The lever itself can also be the cause of the problem. The release button on the end of the lever can work its way loose, causing the lever not to engage the metal lock into place when pulled up. This button simply screws onto a metal shaft inside the lever, so screw the button back on until tight and the problem will usually be solved.
If your hand brake doesn't work well and the cable linkage looks good you may have worn out your brake shoes. Yes, the parking brake has its own little brake shoes even on cars with disk brakes all round. Typically they last a long time unless you drive around with the parking brake on. The list price is around $184 for a set of four 997-352-993-02. You can find very good used ones, since they typically don't wear very much.
The 924 with four-bolt wheel has rear drum brakes. Their shoes are engaged by both the hydraulic pedal system and by the mechanical parking brake.
Not a lot. As the ambient temperature drops, the evil things start to squeak even more. First check and make sure the hinges aren't loose or losing the hinge pins. You can alleviate some of the noises by adjusting the posts that hang down from the hatch. Hold the post and loosen the lock nut and then screw the post in a bit. Do both sides equally and try closing the hatch, repeat until it doesn't close anymore and then back off a turn.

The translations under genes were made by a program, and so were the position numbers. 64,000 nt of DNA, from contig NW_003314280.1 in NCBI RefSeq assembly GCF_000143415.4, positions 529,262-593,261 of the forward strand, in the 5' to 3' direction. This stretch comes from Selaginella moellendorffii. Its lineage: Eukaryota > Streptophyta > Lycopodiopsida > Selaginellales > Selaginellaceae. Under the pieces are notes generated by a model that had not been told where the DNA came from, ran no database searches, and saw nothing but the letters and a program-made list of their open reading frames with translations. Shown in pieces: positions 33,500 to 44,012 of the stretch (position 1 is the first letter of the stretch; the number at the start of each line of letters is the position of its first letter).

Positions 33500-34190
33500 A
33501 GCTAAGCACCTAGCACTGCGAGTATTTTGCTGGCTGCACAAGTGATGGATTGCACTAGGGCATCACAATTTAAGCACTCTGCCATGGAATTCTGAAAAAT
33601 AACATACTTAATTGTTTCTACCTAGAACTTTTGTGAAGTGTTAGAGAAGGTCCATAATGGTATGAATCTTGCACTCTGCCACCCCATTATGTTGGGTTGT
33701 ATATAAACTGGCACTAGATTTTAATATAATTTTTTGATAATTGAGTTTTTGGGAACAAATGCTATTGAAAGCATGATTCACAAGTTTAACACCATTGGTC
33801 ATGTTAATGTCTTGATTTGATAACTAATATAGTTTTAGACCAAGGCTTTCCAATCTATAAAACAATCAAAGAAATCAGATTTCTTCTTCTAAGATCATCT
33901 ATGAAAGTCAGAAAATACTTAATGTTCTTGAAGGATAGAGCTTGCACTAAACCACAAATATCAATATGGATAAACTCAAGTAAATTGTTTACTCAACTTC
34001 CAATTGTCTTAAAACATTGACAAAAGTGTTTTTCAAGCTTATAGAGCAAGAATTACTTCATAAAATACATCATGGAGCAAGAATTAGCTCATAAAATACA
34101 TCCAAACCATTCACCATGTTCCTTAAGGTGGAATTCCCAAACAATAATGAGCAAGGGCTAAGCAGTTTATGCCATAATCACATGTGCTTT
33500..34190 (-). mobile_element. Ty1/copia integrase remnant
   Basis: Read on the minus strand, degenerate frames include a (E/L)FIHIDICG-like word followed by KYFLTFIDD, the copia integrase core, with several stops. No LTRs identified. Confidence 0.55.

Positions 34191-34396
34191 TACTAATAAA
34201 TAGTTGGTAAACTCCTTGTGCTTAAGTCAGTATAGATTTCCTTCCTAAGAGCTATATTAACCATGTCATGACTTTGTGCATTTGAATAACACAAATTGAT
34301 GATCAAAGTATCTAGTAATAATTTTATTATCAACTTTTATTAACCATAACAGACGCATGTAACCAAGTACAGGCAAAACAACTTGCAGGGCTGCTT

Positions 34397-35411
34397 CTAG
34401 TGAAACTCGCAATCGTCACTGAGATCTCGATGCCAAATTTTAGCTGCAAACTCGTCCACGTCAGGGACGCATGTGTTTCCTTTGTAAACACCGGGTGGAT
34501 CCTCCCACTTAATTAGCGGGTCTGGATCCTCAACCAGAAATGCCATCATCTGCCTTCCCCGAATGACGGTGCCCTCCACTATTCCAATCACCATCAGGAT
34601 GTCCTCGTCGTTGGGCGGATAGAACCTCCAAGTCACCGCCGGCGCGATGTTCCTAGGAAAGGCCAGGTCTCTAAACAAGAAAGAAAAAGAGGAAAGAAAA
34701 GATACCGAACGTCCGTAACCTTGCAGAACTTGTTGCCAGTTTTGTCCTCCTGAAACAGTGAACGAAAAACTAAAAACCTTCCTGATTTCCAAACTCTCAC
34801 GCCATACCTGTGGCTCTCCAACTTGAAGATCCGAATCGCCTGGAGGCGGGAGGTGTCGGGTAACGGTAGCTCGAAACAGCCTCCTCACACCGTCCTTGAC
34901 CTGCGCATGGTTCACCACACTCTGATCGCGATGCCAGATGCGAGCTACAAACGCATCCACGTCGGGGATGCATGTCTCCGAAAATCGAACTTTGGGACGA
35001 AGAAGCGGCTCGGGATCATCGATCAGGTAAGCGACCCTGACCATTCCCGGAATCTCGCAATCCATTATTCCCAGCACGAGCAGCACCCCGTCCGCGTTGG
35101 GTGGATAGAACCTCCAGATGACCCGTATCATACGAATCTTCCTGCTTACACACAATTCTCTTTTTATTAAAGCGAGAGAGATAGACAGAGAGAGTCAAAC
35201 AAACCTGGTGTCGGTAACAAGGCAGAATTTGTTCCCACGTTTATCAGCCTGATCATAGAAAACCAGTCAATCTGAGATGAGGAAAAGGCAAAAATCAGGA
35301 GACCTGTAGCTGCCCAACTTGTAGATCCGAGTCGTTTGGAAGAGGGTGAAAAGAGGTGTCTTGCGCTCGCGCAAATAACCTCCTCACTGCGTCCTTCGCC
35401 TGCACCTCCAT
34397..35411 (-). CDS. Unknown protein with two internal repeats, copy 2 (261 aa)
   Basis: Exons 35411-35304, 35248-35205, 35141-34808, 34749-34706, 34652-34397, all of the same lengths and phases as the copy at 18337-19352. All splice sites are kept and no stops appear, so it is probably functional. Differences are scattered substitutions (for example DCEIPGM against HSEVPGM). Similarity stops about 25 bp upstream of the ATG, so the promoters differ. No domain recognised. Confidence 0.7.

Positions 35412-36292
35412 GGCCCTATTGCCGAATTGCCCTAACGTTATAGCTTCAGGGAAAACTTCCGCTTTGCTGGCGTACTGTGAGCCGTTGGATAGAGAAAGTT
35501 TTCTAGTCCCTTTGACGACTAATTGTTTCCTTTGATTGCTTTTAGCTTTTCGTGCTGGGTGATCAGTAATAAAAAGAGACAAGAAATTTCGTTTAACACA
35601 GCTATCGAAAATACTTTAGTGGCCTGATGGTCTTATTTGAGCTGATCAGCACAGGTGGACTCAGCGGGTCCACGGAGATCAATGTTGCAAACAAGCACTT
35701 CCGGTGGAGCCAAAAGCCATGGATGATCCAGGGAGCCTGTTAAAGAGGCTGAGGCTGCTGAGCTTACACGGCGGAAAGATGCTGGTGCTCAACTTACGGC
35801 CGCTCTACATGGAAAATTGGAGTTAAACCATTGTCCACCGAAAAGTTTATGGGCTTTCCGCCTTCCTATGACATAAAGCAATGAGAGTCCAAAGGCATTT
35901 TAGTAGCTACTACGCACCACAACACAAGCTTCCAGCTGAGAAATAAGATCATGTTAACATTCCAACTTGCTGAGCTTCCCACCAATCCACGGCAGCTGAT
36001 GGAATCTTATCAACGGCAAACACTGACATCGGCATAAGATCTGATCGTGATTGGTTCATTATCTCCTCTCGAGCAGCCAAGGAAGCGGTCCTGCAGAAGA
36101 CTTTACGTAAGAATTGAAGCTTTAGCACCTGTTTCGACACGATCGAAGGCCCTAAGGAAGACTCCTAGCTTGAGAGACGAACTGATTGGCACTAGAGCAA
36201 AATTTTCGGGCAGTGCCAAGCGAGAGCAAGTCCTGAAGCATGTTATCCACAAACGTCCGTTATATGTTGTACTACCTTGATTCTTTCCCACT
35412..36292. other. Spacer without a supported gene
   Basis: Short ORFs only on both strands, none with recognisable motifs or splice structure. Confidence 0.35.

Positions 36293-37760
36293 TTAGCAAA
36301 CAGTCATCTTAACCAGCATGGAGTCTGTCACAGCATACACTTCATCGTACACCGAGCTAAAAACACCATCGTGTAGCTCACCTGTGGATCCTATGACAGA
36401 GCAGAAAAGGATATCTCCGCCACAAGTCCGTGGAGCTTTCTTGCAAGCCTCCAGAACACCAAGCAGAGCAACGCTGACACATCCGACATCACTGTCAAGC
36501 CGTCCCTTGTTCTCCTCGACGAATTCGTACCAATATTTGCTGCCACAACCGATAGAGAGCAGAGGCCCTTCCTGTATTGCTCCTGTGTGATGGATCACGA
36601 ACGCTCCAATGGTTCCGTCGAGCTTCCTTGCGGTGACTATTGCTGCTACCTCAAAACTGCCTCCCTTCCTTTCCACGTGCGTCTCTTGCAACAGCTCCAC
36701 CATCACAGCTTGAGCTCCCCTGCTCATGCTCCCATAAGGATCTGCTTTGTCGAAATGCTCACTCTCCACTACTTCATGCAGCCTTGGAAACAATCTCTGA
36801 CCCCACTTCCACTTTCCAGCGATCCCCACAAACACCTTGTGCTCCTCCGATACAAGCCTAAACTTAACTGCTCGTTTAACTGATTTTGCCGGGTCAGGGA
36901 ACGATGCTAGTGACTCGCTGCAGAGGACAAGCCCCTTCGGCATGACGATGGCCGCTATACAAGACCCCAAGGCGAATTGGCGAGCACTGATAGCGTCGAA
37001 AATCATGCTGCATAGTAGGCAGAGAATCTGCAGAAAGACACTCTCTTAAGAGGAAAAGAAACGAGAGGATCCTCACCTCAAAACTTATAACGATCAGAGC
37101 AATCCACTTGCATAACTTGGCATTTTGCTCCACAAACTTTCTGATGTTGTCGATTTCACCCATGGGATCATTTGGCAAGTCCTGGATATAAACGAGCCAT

If you're experiencing clunking, it's possible the hatch glass has separated from the frame. You can take it to a windshield shop and have them reglue the glass, it's fairly expensive but cheaper than a whole new piece of glass.
First thing to recognize is that Porsche gave up trying to make the electrical switch in the driver footwell actually open the hatch. They issued a tech bulleting saying that the switch is merely a release, unlocking the hatch, and that owner's manuals indicating otherwise were in error.